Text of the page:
Pandemrix is an influenza vaccination, created in 2009 to combat H1N1 virus (image), known as Swine Flu. Now, according to a January 21, 2014 press release from the Journal of Internal Medicine, a team of Swedish clinicians testing the vaccine for links to immune-related or neurological diseases has linked Pandemrix to an increased risk of narcolepsy in young adults. Using a population-based prospective cohort study, the team analyzed data from regional vaccination registries and national health registries, covering seven healthcare regions and 61% of the Swedish population. While the team did not identify any link to a large number of immune-related or neurological diseases, they did confirm an increased risk in diagnosis of narcolepsy in individuals younger than 20 years of age, and observed a trend towards an increased risk amongst young adults between 21 and 30. “The follow-up of Pandemrix vaccinations in a large registry based study in Sweden confirms an increased risk of narcolepsy in children and adolescents, while also providing reassuring results for a large number of other neurological and immune related diseases,” said Dr. I. Persson from the Karolinska Institutet, Stockholm. [Press release]

Zone in with Zon—Will Wooly Mammoths and Passenger Pigeons Return?

Dr. Gerald Zon’s latest blog post, dated January 20, 2014, and published by TriLink BioTechnologies of San Diego, focuses on the issue of “De-Extinction: Hope or Hype?” In this thought-provoking post, Dr. Zon asks if the wooly mammoth can be revived and if the passenger pigeon might be returned to flight. He then suggests that “facilitated adaptation” might be a more realistic approach. Initially, Dr. Zon describes a CBS News interview with Dr. Hendrik Poinar on the possibility of reestablishing wooly mammoths. Dr. Poinar specializes in the novel techniques to extract and analyze “molecular information (DNA and/or protein sequences)” from ancient samples and has already sequenced the mitochondrial genome of the long-extinct wooly mammoth. Dr. Poinar believes that it might indeed be possible to bring these extinct creatures back to life in 30 to 50 years time. When asked to describe how this would be done, he said, “First thing you have to do is to get the entire blueprint. We have mapped the genome of the woolly mammoth. We’re almost completely done with that as well as a couple other extinct animals. We can look at the discrete differences between a mammoth and an Asian elephant. We would take an Asian elephant chromosome and modify it with mammoth information. Technology at Harvard can actually do that. Take the modified chromosomes and put them into an Asian elephant egg. Inseminate that egg and put that into an Asian elephant and take it to term. It could be as soon as 20 years.” Dr. Zon next described the work of a determined young ecologist with no graduate degree, Ben Novak, who has devoted all his recent efforts to resurrecting the exinct passenger pigeon. This was once the United States’ most numerous bird at approximately 5 billion strong, according to Audubon, but died out completely by 1914.

January 20th

Hot Pepper Genome Sequenced

An article by Pat Bailey in the January 19 issue of The Davis Enterprise reports on the sequencing of the hot pepper (Capsicum annuum)(image) genome by a large international team, which included scientists from the University of California-Davis and Seoul National University in Korea. The research was published online on January 19, 2014 in an open-access article in Nature Genetics. According to Bailey, the new genome sheds light on the biology of the pepper’s characteristic spiciness, as well as its fruit-ripening and disease-resistance mechanisms. In addition, the genome data reveals new information v ital. for improving the horticultural, nutritional, and medicinal qualities of these peppers, for which the annual global production has grown more than 40-fold in the last two decades and now is greater than $14.4 billion. According to Bailey’s article, the researchers sequenced a hot pepper landrace, or domesticated variety, from the Mexican state of Morelos. The variety, known as Criolo de Morelos 334, has consistently exhibited high levels of disease resistance and has been extensively used in hot-pepper research and breeding. The research team also provided sequencing data for the Perennial and Dempsey cultivated pepper varieties and for the related habanero pepper species (Capsicum chinense). The sequencing also uncovered evidence suggesting that the pungency, or “heat,” of the hot pepper originated through the evolution of new genes by duplication of existing genes and changes in gene expression after the peppers evolved into species. Bailey said that it was already known that pepper pungency was caused by the accumulation of naturally occurring chemicals called capsaicinoids, unique to the Capsicum genus.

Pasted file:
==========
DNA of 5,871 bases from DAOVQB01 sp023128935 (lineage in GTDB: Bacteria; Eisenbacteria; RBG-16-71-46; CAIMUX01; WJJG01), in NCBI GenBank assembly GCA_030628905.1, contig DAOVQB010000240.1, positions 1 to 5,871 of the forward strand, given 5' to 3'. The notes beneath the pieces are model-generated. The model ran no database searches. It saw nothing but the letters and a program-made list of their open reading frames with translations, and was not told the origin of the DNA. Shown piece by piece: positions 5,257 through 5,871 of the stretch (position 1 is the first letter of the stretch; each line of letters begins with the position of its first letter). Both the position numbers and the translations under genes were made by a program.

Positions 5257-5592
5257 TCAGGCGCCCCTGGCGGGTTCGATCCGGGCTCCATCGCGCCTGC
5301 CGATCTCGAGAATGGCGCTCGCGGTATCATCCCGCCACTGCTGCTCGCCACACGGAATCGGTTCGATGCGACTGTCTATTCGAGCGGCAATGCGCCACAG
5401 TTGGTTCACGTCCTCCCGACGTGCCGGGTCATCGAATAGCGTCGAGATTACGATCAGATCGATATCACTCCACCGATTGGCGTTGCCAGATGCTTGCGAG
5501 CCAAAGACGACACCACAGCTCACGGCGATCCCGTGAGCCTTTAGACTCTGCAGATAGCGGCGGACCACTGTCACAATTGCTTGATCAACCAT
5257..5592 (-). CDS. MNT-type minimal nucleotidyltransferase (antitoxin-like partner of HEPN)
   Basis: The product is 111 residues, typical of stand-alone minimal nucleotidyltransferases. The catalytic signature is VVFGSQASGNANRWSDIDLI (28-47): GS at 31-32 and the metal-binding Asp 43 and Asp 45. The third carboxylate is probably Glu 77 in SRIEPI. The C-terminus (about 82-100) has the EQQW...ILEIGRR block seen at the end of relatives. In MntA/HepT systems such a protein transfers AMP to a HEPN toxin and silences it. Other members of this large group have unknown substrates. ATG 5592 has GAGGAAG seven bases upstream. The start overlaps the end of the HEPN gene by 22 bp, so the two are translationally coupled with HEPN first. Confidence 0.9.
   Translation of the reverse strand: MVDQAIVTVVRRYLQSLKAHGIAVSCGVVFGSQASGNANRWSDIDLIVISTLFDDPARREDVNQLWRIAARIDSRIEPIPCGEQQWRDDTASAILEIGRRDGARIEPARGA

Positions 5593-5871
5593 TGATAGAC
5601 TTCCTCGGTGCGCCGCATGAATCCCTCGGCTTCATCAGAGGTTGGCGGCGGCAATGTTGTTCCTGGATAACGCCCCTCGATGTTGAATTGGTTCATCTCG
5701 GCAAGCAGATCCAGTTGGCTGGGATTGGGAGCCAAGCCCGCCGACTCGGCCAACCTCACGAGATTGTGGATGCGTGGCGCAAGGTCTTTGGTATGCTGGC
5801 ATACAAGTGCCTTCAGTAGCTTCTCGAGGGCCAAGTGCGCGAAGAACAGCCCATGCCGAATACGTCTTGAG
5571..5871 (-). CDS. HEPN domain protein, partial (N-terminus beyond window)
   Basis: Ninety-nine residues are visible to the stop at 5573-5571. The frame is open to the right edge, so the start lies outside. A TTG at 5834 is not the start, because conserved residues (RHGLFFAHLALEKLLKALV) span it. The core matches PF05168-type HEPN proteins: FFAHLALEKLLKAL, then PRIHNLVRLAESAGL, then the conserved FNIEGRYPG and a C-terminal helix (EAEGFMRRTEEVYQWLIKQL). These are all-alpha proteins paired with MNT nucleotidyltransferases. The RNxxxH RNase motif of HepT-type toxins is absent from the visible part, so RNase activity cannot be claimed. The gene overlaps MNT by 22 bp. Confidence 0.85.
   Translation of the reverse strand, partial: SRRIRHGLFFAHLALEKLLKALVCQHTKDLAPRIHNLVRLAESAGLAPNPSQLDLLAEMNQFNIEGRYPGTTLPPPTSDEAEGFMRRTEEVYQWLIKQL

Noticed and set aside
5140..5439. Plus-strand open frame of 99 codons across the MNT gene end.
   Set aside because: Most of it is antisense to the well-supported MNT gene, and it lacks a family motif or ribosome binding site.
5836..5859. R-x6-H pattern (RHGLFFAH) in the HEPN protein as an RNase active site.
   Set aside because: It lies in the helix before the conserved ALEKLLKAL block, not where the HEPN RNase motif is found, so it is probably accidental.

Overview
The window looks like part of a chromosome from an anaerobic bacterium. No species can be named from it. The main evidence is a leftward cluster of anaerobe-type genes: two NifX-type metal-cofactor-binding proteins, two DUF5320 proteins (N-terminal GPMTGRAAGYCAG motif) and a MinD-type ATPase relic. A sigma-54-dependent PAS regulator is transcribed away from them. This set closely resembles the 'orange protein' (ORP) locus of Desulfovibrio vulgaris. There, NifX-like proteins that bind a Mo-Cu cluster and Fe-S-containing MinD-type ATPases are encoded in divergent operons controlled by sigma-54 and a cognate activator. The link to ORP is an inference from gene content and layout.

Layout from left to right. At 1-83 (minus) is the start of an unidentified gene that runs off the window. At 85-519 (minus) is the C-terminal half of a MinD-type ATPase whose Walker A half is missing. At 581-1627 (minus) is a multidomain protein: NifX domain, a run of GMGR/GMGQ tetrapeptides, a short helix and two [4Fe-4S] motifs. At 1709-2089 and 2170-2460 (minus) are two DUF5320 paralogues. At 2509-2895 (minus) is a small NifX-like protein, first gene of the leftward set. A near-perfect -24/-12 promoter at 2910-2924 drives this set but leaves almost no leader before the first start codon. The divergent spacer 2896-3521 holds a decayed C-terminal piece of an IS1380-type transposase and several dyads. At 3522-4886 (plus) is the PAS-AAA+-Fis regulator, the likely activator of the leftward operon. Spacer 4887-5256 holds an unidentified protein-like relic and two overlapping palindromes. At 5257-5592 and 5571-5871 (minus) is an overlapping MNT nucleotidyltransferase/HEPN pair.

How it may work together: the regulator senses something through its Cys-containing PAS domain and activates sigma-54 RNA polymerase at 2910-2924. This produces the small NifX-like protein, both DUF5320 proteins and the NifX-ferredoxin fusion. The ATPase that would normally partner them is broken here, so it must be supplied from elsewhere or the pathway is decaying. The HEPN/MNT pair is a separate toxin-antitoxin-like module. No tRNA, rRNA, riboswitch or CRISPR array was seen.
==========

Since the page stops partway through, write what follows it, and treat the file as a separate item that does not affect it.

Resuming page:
Hookworm Genome Decoded; Insights May Aid Development of Therapies

Going barefoot in parts of Africa, Asia, and South America contributes to hookworm infections, which afflict an estimated 700 million of the world's poor. The parasitic worm lives in the soil and enters the body through the feet. By feeding on victims' blood, the worms cause anemia and, in children, stunted growth and learning problems. Now, researchers at Washington University School of Medicine in St. Louis, together with colleagues, have decoded the genome of the hookworm, Necator americanus, finding clues to how it infects and survives in humans and to aid in development of new therapies to combat hookworm disease. The research was published online on January 19, 2014 in an open-access article in Nature Genetics. "We now have a more complete picture of just how this worm invades the body, begins feeding on the blood, and successfully evades the host immune defenses," said senior author Makedonka Mitreva, Ph.D., assistant professor of medicine and of genetics and a member of The Genome Institute at the School of Medicine. "This information will accelerate development of new diagnostic tools and vaccines against the infection." Necator americanus causes about 85 percent of human hookworm infections, which are not usually fatal. However, in pregnant women, the worm can cause severe anemia, leading to maternal deaths and low birth weights that contribute to newborn deaths. The deworming drug albendazole typically is given as part of mass treatment programs in areas with endemic infection, but its repeated and excessive use is leading to treatment failures and drug resistance in some regions, Dr. Mitreva said. Hookworms are common in areas of extreme poverty that lack indoor plumbing. The worm's eggs are excreted in the feces of infected individuals, contaminating the soil.